1) All games have rules and knowing these rules make games fun. Students can learn by maneuvering through these rules. They can take on a role and learn with and through each others only after they learn these rules.

2) The gam
Kaj Sotala
Apr 16, 2013 rated it liked it
Interesting book, which focuses on the ways that children can be taught to think in new kinds of ways by placing them in various kinds of simulations, in which they get to try things out and discuss their findings with more experienced practitioners. As the children get to adopt the identity of the profession that's being simulated - be it an engineer, visual designer, journalist or urban planner - and work on tasks that feel actually meaningful, they can start learning some of the ways of thoug ...more
Sep 07, 2015 marked it as bookscollection
371.334 SCH

My review: this book is about epistemology: the study of what is means to know something of digital age. The word epistemology comes from the Greek root "episteme", meaning knowledge. 最重要的不是教知识,而是教怎么想问题,思维方式。从哪个角度来解决问题。

Chap 1: Epistemology: the debating game
History of modern school p34-36. Invented during Industrial age, facing the challenge chaotic life in extremely expanding urbanization. Deliberately used the factory as a model for the orderly delivery of instruction. The first req
Jan 25, 2009 rated it really liked it
While many would lump all computer games into a pile that is, educationally speaking, below television, and perhaps only above "playing in traffic", the author sees things differently. His first question is "what is it important for kids to learn". He sees children entering a very dynamic world that is changing so fast that tradition education doesn't make sense, and the memorization of facts is obsolete. This obsolescence is driven by the both the google effect, and the changing nature of the w ...more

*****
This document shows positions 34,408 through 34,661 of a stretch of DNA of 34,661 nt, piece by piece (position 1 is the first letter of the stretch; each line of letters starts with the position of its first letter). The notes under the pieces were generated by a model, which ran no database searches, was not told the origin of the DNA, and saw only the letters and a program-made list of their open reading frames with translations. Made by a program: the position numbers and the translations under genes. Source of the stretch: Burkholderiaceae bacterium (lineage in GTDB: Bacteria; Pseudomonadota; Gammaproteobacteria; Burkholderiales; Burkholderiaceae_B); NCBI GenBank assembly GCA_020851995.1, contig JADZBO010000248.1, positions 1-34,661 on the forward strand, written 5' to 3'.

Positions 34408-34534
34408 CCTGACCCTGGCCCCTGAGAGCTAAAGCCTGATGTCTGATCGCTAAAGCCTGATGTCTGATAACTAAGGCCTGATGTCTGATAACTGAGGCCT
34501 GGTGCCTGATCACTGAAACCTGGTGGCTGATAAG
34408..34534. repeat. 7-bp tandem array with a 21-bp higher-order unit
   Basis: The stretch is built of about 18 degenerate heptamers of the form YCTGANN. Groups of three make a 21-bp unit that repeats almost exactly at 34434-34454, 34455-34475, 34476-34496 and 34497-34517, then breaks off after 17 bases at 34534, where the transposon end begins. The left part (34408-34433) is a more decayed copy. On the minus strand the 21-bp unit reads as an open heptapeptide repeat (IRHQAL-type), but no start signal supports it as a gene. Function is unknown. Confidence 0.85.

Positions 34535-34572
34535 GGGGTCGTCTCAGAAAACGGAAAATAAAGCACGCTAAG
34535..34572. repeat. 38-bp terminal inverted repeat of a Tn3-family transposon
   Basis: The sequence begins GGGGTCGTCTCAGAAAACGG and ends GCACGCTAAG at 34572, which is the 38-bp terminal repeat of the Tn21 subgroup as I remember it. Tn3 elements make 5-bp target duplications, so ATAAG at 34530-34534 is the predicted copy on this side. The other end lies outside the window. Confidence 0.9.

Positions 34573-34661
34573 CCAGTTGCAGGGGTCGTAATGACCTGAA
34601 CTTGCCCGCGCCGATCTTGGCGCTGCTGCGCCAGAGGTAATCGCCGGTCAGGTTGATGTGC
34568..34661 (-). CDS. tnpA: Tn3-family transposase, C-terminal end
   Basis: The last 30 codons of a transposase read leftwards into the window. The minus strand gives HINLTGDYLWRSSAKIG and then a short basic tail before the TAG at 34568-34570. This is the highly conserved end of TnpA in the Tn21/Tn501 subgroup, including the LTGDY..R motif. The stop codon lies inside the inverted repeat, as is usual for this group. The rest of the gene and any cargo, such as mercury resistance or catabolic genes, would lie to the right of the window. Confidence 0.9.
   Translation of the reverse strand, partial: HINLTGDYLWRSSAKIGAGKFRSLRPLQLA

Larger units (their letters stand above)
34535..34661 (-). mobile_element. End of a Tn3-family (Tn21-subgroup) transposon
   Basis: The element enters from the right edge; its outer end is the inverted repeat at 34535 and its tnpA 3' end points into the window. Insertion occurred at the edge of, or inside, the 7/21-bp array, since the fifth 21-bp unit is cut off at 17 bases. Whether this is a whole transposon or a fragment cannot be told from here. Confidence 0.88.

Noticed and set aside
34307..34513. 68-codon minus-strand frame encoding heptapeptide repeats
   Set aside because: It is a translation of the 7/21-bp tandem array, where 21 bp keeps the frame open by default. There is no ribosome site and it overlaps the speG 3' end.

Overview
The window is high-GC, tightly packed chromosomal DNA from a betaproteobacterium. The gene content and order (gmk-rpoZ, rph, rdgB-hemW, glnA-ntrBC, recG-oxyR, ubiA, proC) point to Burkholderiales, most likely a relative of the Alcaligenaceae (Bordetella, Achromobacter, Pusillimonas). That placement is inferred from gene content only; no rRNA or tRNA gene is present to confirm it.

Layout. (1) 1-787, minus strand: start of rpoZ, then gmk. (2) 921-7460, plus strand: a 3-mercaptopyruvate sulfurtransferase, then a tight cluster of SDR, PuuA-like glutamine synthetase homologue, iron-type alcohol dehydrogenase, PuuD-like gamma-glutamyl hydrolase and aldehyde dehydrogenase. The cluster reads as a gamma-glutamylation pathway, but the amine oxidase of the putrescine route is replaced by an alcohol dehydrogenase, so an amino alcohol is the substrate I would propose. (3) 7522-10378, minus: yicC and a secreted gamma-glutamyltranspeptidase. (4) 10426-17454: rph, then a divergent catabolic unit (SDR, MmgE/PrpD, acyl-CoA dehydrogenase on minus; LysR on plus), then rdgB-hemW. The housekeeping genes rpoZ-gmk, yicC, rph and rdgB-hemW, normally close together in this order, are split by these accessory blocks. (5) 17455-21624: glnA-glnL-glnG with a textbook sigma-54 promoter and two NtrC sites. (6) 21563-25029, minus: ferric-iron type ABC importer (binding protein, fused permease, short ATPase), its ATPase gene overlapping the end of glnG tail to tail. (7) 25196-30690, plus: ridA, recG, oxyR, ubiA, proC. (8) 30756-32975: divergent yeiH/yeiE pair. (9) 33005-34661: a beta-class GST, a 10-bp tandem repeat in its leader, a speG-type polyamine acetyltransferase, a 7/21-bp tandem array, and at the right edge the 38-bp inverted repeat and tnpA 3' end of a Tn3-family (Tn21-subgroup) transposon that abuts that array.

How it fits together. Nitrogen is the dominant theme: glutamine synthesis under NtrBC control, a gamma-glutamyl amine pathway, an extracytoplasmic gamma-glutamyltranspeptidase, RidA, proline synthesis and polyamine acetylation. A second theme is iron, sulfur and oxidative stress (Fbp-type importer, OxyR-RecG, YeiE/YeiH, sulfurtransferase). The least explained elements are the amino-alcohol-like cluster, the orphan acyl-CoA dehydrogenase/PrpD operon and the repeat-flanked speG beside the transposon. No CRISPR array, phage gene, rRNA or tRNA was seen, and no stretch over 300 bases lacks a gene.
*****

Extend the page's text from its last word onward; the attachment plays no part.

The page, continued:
Feb 10, 2008 rated it liked it
Students in EDU345 Technology for Teaching and Learning engaged in a spontaneous debate in class last week as we raised the question about the value of computer games for learning. One group argued from their experience participating in multi-player online games. A second group from its conviction that positive social development and "teaching" require real people and face-to-face interactions.

I want to introduce new perspectives to the discussion so I found this book that describes new ways of
Bob Uva
Jun 22, 2008 rated it really liked it
Good coverage of a type of game under development and research at University of Wisconsin - Madison. Type is called 'epistemic games' and refers to games that allow players to learn how to think like an actual professional in a field thinks.
Apr 24, 2008 rated it it was amazing
I learned how computer games help children learn.
Dec 28, 2008 is currently reading it  ·  review of another edition
A really great argument for education reform grounded in the worlds of digital natives...
Jun 18, 2009 rated it it was amazing
So, rating this book a '5' is a bit selfish since it was written by my graduate school advisor and has a chapter about my research project.
Peter Berry